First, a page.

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Monitoring of fragmented skylines Decompose skyline monitoring to threshold queries PIVOT : Check relative positioning of each object to fixed pivot points Pivot points defined in range space DIRECT : Check relative positioning of each pair of objects in range space f(.) Average values e.g., avg #packets, tr.vol. per IP address PIVOT DIRECT

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The PIVOT method Check relative positioning of each object to fixed pivot points Pivot points – mid points between two objects in f() space Geometric method to determine threshold crossings Example: function vector f: R 2 R 2 f(.) Average values e.g., avg #packets, tr.vol. per IP address

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The PIVOT method Check relative positioning of each object to fixed pivot points Pivot points – mid points between two objects in f() space Geometric method to determine threshold crossings Example: function vector f: R 2 R 2 f(.) Average values e.g., avg #packets, tr.vol. per IP address

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The PIVOT method Handling of threshold crossings Synchronization: Collect updated statistics for violating object Partial: updates at some nodes cancel out partial average not causing threshold crossings Full: recompute skyline and update threshold queries Full algorithm Initialization: collect statistics and compute initial skyline Extract threshold queries and broadcast to nodes Threshold crossing initiate synchronization process.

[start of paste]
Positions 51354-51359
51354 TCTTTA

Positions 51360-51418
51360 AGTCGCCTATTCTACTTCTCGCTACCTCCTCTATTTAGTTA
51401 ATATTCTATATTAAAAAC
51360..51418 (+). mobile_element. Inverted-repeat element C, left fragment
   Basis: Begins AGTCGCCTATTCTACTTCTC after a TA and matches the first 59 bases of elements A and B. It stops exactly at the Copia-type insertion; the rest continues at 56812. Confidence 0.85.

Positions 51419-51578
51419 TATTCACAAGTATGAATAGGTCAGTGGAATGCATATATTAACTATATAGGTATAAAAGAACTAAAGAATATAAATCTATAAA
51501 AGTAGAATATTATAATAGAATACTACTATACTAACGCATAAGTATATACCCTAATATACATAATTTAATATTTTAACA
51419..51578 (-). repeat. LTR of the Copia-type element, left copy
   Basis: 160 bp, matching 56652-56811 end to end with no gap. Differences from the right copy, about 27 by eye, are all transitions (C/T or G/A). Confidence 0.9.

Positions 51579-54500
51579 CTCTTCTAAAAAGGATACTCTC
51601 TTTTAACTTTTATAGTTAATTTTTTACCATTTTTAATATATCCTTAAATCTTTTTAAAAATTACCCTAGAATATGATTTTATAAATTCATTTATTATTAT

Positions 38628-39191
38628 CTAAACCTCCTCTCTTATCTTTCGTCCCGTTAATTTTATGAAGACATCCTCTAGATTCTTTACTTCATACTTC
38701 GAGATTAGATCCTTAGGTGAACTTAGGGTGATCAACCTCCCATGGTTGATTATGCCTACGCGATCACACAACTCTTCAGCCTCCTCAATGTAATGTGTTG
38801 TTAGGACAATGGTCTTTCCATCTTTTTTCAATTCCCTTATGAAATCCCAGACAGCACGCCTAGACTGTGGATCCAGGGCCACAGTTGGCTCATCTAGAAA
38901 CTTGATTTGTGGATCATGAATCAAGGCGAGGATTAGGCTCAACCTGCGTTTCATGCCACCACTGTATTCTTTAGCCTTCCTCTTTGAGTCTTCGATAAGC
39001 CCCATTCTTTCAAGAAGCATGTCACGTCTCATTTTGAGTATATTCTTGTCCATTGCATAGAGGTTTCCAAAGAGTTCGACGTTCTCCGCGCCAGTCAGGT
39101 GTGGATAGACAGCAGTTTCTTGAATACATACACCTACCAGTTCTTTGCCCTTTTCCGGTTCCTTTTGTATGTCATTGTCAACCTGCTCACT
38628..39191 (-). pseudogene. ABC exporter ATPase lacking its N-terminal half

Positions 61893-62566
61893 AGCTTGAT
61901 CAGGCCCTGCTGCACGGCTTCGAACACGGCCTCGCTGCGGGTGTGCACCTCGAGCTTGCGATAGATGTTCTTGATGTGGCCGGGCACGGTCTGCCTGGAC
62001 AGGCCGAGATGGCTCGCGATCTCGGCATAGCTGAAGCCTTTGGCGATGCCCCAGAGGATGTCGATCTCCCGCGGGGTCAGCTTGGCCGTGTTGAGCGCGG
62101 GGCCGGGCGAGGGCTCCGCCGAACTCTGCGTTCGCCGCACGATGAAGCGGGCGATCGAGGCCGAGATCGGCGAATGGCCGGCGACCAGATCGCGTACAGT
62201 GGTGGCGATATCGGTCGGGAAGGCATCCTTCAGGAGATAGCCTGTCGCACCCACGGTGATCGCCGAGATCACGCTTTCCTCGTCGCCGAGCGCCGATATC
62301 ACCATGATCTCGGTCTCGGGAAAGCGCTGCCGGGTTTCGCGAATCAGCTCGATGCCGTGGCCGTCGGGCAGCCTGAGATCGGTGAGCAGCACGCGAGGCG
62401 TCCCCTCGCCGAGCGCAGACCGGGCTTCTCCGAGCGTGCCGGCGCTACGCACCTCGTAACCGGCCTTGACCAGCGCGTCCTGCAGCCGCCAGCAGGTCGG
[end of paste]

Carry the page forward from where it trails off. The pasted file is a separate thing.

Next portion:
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The DIRECT method Check relative positioning of each pair of objects No fixed pivot points possibly more slack for movement Threshold queries constructed on pairs of objects g(o 1 |o 2 )=f(o 1 )-f(o 2 ) -- dimensions of function double Threshold crossing when sign of g(o 1 |o 2 )[.] changes Example with 1-dim. objects: g(.)

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Example for PIVOT Group pivot points p 1,5 and p 1,6 grouped to p 1,G Keep most restricting pivot points p 1,5, p 1,6, p 1,G dominated by p 1,4 Total queries reduced to O(n) Same principles apply for DIRECT Composite objects Reducing the number of queries

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Only for PIVOT Some queries are just too tight frequent threshold crossings Frequent synchronization more expensive than streaming Identify these queries and set the corresponding objects to streaming mode Cost model based on random walks and statistics Adaptively switches between streaming and geometric scheme Cannot be used in DIRECT Objects always examined in pairs Adaptive method: Streaming vs Geometric